The Business of the NBA Finals—Part 3

The Network

Television networks search the high seas to find programming that will appeal to a large concentration of the coveted male audience. Doing so can bring fortune in the form of revenue from corporate advertisers.

NBA Finals Ratings
San Antonio/ Cleveland
San Antonio/Detroit
Detroit/Los Angeles
San Antonio/New Jersey
Source: Nielsen Media Research

For ABC, the NBA Finals present an opportunity to tap into a diverse audience with a large disposable income. Owned by The Walt Disney Co., the broadcaster recognized the value of the NBA fan. From 2002 through 2008, it paid $2.4 billion for shared access with ESPN, its sister network, to 15 regular-season games; partial ownership to the playoffs, which could also be seen on TNT; and exclusive rights to the finals.

There are business perils in acquiring high-profile events with expensive price tags. Last year’s championship game, in which the Cleveland Cavaliers were swept by the San Antonio Spurs in four games, was the lowest-rated finals in league history. It scored a 6.2 rating and an 11 share and was watched by only 9.3 million viewers, according to Nielsen Media Research.

Some analysts say because the matchup was between teams in smaller markets, numbers 17 and 37 respectively, viewership suffered. However, not since Michael Jordan’s last appearance in the 1998 NBA Finals has the series reached a staggering 29 million people.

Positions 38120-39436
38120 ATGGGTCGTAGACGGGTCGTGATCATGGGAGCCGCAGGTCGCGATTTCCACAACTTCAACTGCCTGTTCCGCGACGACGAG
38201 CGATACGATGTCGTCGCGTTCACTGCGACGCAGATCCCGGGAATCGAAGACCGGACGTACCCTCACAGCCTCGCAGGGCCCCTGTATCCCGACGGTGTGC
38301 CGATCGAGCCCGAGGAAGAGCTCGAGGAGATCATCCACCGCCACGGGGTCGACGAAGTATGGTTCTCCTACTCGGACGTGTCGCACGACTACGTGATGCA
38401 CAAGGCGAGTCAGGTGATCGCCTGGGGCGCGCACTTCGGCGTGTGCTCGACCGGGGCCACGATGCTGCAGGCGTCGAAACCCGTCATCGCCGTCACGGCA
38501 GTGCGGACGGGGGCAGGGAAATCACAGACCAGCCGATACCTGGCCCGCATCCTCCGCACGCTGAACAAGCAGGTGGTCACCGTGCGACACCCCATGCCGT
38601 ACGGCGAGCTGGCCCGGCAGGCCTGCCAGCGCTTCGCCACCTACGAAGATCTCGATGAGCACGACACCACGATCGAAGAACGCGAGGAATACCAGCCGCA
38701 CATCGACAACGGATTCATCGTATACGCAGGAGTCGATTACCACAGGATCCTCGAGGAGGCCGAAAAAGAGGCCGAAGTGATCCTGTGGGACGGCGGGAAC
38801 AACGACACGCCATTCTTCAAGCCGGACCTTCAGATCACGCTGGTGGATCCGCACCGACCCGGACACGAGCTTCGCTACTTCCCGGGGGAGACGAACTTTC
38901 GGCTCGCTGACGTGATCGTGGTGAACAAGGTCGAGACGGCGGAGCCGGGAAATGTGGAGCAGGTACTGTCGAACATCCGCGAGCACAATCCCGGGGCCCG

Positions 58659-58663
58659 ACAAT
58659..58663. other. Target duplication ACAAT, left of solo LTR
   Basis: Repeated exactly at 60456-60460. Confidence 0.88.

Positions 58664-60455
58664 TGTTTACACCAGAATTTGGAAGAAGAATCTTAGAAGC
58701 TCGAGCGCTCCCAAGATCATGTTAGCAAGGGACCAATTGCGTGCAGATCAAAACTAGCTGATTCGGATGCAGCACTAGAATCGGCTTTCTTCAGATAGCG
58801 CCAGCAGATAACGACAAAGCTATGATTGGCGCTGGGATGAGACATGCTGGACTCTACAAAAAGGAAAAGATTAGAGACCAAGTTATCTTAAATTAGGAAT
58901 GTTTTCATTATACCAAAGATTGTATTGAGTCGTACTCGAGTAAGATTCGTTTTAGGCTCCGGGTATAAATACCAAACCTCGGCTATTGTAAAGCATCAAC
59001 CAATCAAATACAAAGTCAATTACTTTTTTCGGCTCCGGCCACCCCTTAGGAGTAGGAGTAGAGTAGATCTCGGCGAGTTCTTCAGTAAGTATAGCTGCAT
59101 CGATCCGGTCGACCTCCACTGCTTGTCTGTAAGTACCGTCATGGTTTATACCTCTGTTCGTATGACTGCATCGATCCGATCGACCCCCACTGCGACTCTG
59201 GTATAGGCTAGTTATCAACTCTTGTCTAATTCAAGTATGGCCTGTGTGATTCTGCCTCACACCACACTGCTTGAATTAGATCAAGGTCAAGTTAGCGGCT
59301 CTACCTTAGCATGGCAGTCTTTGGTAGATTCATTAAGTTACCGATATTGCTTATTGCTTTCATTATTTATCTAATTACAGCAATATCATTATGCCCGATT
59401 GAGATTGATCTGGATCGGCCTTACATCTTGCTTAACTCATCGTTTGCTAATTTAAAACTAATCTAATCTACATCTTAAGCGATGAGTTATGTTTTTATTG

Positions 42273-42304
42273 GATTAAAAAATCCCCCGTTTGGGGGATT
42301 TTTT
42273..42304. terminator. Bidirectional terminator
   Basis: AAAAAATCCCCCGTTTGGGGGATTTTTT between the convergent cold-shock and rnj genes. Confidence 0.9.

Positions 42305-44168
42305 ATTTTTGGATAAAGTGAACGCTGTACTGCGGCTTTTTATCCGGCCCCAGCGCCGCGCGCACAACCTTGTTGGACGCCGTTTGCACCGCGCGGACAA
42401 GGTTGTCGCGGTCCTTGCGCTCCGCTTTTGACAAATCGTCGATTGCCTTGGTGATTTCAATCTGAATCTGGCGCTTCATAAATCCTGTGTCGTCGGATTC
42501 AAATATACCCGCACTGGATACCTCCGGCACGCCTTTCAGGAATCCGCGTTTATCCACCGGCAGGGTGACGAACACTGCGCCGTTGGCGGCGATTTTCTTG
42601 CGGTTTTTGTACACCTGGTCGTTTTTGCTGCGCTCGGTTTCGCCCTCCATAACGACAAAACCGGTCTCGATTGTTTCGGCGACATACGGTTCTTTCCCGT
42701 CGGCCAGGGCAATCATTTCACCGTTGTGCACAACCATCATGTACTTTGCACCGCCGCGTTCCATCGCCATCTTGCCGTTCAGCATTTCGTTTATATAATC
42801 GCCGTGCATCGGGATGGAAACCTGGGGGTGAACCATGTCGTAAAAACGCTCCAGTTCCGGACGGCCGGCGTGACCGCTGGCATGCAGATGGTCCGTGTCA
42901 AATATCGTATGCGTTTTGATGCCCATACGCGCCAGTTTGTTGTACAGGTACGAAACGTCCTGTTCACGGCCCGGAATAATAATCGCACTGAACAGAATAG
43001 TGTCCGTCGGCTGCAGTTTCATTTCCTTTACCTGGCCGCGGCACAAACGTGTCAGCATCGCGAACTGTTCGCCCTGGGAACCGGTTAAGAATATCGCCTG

Doug White, ESPN’s senior director of programming and acquisitions says, “We kept an eye on the [2007] dip, but one year will not keep us from moving forward.” In June 2007, the network extended its contract for $7.4 billion through the 2015-2016 season, and execs are pleased that this year’s matchup is between the Los Angeles Lakers and the Boston Celtics.

The Lakers-Celtics first matchup in the best of seven series was watched by an average of 13,384,000 viewers, according to ABC, an increase of 45% compared to last year. The Lakers-Celtics game, in which the Celtics won 98-88, averaged an 8.7 rating, up 38% over last year’s 6.3 rating. The broadcast “won the night” among all television networks, averaging more homes and viewers than any other show, with ABC winning primetime overall among all networks. The game one match helped the network mark its highest-rated Thursday among men aged 18-49 since September 2005, the network said. Ratings weren’t yet available for the Lakers’ 102-108 loss to the Celtics on Sunday.

The reunion of rivals has created a media bonanza, as the two teams have squared off on 10 different occasions. The first meeting was the 1958-59 championship, and the last face-off was in 1987, the highest-rated NBA Finals during non-Jordan years.

The benefit of playing in the second-largest market and the loyal following of franchise players like the retired Magic Johnson and current standout Kobe Bryant, is otherwise known as the Laker effect—a formidable force that will surely

Pages: 1 2

2 Responses to The Business of the NBA Finals—Part 3

  1. As a UK-based Lakers fan, I found your blog on google and read a few of your other Lakers posts. I just added you to my Google News Reader. Keep up the good work. Look forward to reading more from you in the future.

  2. tv news says:

    Yea kind Work 😀

Leave a Reply

Your email address will not be published. Required fields are marked *